I’m looking around for some creationist literature that summarizes their views with references to scientific journal articles (Now I know they don’t all have the same views but I have to start somewhere!) Lately I’ve been reading CMI’s journal of creation but their articles are so scattered and across such a range of disciplines it is hard to follow. I’m looking for a good summary of their arguments, especially for the molecular/genetic evidence, as this is where my interests lie.
I stumbled across "Evolution or Creation?: A Comparison of the Arguments"
By Albert DeBenedictis
But somewhat disappointed as he doesn’t seem to reference many (or any - I didn’t go through and count) scientific papers? He seems to mostly reference other creationist literature, books published by creationists, or Wikipedia.
It makes it very hard to follow their reasoning if I don’t have the original source!
I was reading through the google books preview, link here:
From the book page 521:
“Another example of organisms having similar body structures but are not genetically related is the vertebrate gut. In sharks, the gut develops from cells in the roof of the embryonic cavity. In lampreys, the gut develops from the cells on the floor of the cavity. In frogs, the gut develops from cells from both the roof and the floor of the embryonic cavity. This is a clear indication that different developmental pathways can produce similar structures in vertebrates. This contradicts what one would expect to find if all vertebrates share a common ancestor.”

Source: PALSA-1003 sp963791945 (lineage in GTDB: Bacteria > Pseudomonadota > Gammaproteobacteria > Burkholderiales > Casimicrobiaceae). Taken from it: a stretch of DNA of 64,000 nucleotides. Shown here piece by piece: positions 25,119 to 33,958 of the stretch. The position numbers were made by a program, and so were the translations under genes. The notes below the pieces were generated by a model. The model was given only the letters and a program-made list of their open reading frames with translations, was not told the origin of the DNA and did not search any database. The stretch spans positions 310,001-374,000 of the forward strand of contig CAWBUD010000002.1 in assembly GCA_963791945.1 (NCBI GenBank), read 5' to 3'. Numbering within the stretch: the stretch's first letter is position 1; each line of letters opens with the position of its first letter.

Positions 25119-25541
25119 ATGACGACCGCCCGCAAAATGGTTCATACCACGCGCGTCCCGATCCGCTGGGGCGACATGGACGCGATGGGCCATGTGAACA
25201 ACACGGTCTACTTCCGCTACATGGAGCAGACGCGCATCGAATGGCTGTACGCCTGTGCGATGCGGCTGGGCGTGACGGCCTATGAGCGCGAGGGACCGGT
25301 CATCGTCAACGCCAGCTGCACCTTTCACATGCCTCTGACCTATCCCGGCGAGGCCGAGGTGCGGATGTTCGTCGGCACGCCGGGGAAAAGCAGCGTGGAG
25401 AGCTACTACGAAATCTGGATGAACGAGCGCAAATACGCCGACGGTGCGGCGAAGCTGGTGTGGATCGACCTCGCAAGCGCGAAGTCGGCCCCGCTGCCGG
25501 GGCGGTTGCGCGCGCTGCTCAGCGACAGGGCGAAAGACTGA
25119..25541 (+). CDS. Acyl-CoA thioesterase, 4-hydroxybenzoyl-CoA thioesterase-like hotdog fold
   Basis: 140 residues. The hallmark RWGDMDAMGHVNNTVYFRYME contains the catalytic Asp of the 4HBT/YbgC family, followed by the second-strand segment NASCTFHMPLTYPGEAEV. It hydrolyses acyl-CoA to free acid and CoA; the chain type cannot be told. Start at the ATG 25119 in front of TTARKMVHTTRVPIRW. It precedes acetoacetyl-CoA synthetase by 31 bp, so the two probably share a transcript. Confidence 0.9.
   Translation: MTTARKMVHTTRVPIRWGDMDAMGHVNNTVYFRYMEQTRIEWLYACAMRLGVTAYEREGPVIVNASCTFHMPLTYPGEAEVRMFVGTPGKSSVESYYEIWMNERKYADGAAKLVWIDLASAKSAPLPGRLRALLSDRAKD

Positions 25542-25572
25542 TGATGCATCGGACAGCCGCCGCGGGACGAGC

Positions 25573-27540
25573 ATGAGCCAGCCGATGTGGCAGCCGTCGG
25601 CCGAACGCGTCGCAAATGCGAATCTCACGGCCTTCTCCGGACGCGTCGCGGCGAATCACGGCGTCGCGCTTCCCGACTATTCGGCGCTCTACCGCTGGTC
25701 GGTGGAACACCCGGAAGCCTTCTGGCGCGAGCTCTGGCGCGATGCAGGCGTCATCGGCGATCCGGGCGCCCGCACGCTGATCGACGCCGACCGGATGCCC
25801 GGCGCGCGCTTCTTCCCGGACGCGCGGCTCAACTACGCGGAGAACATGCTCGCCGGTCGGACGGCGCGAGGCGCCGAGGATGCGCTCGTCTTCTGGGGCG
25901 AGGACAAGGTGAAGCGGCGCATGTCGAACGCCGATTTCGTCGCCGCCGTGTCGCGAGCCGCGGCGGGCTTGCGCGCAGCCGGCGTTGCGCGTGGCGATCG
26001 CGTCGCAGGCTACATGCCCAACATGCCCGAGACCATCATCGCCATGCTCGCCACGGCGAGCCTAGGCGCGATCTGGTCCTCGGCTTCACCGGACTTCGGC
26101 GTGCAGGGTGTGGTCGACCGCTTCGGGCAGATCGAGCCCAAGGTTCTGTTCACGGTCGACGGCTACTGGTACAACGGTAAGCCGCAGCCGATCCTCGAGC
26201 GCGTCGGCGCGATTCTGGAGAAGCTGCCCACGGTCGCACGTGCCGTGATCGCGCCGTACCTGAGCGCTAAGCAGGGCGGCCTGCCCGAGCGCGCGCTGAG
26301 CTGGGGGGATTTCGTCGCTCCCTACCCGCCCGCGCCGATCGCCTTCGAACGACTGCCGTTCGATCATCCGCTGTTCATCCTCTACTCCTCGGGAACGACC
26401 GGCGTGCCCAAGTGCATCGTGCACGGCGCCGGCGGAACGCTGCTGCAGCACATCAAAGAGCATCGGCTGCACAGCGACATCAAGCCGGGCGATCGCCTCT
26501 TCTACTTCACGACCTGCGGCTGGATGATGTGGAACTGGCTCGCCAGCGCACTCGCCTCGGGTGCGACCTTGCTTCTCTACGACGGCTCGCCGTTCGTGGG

Now I can see possible holes in their argument. It is definitely possible to have genetic homology without having homology of function. One possibility could be that there is a suite of conserved genes that code for largely the same proteins in the signalling pathway in embryogenesis, but there were some mutations along the way that disrupted the particular enzyme(s) that determine the location of what part of the cavity the “gut” forms? And because the author uses such general terminology, and it has been a while since I looked at embryogenesis, I’m not sure what he means by “gut” (possibly the endoderm?) and “embryonic cavity” so it is very hard to look up resources in literature. Also, the common ancestor of a jawless fish, a frog (an amphibian) and the shark should’ve existed a loonnnnggg time ago, meaning there was lots of time to diverge so we wouldn’t expect the signalling pathway for embryogenesis to be identical, would we?
Does anyone know what the author is trying to say here? I genuinely want to know!
On page 538 of the book he says:
“As already mentioned, the claim made by scientists that the DNA structures in humans and chimpanzees are 98 to 99 percent similar may be misleading. First. researchers used only human and chimp DNA sequence fragments that already exhibited a high level of similarity. Sections that did not line up were tossed out of the mix. Next, they used the protein coding portions of genes for their comparison.”
I don’t know how the author came to the conclusion that researchers “toss out” sequences that don’t already show a high degree of similarity. Maybe the author is referring to the quality control steps before alignment? And next the author claims that scientists only align the protein coding regions. I’m not sure why he thinks that… unless he only read the 2005 paper for the initial alignment for the human and chimp genomes… because there are plenty of published papers since then of whole sequence alignments comparing human and chimp genomes and the high similarity still stands? I’m quoting from the third edition published in 2014 so surely the author should’ve read some publications since 2005?
I genuinely want to explore what they have to say on the subject but it is frustrating because I just find myself lost most of the time, not knowing how they came to their conclusion… looking around for papers and generally feeling like I’m wasting my time.
So uh… what do you guys think? Can you give me any recommendations?